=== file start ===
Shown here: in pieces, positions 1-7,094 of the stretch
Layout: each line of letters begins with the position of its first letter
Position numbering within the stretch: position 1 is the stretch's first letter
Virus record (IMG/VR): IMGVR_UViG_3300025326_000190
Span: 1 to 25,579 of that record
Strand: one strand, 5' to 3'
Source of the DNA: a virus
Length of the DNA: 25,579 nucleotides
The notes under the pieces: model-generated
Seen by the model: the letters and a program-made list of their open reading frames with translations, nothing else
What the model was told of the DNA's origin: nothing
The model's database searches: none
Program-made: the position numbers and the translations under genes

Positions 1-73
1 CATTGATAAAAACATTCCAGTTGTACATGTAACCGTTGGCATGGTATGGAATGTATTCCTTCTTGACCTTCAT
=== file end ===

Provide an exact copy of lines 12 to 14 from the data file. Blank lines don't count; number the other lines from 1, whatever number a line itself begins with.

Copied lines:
The model's database searches: none
Program-made: the position numbers and the translations under genes

Positions 1-73